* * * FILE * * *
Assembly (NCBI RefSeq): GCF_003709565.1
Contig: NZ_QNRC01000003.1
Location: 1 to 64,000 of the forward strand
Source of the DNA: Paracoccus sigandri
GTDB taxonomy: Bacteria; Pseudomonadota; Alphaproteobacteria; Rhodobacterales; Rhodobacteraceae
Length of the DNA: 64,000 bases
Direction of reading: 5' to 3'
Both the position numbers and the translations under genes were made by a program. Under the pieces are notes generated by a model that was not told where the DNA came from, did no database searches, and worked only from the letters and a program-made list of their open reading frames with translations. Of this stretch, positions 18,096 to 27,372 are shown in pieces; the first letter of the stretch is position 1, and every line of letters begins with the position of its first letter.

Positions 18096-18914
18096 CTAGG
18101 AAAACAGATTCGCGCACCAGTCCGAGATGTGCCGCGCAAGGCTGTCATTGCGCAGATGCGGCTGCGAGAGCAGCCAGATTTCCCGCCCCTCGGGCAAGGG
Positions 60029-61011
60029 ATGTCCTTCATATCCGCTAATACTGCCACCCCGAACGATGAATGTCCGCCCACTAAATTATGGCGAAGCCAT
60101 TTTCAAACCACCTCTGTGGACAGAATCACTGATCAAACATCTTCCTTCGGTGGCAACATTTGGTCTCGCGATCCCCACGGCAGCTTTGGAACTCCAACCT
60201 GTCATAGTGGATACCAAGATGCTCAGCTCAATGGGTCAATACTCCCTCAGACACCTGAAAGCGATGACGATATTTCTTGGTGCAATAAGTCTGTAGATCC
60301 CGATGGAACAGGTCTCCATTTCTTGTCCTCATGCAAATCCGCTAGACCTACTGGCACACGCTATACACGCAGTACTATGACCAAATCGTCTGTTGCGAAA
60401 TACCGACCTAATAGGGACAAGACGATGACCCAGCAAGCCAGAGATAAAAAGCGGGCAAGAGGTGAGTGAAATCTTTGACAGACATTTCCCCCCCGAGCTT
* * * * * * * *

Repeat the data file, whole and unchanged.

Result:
Assembly (NCBI RefSeq): GCF_003709565.1
Contig: NZ_QNRC01000003.1
Location: 1 to 64,000 of the forward strand
Source of the DNA: Paracoccus sigandri
GTDB taxonomy: Bacteria; Pseudomonadota; Alphaproteobacteria; Rhodobacterales; Rhodobacteraceae
Length of the DNA: 64,000 bases
Direction of reading: 5' to 3'
Both the position numbers and the translations under genes were made by a program. Under the pieces are notes generated by a model that was not told where the DNA came from, did no database searches, and worked only from the letters and a program-made list of their open reading frames with translations. Of this stretch, positions 18,096 to 27,372 are shown in pieces; the first letter of the stretch is position 1, and every line of letters begins with the position of its first letter.

Positions 18096-18914
18096 CTAGG
18101 AAAACAGATTCGCGCACCAGTCCGAGATGTGCCGCGCAAGGCTGTCATTGCGCAGATGCGGCTGCGAGAGCAGCCAGATTTCCCGCCCCTCGGGCAAGGG
Positions 60029-61011
60029 ATGTCCTTCATATCCGCTAATACTGCCACCCCGAACGATGAATGTCCGCCCACTAAATTATGGCGAAGCCAT
60101 TTTCAAACCACCTCTGTGGACAGAATCACTGATCAAACATCTTCCTTCGGTGGCAACATTTGGTCTCGCGATCCCCACGGCAGCTTTGGAACTCCAACCT
60201 GTCATAGTGGATACCAAGATGCTCAGCTCAATGGGTCAATACTCCCTCAGACACCTGAAAGCGATGACGATATTTCTTGGTGCAATAAGTCTGTAGATCC
60301 CGATGGAACAGGTCTCCATTTCTTGTCCTCATGCAAATCCGCTAGACCTACTGGCACACGCTATACACGCAGTACTATGACCAAATCGTCTGTTGCGAAA
60401 TACCGACCTAATAGGGACAAGACGATGACCCAGCAAGCCAGAGATAAAAAGCGGGCAAGAGGTGAGTGAAATCTTTGACAGACATTTCCCCCCCGAGCTT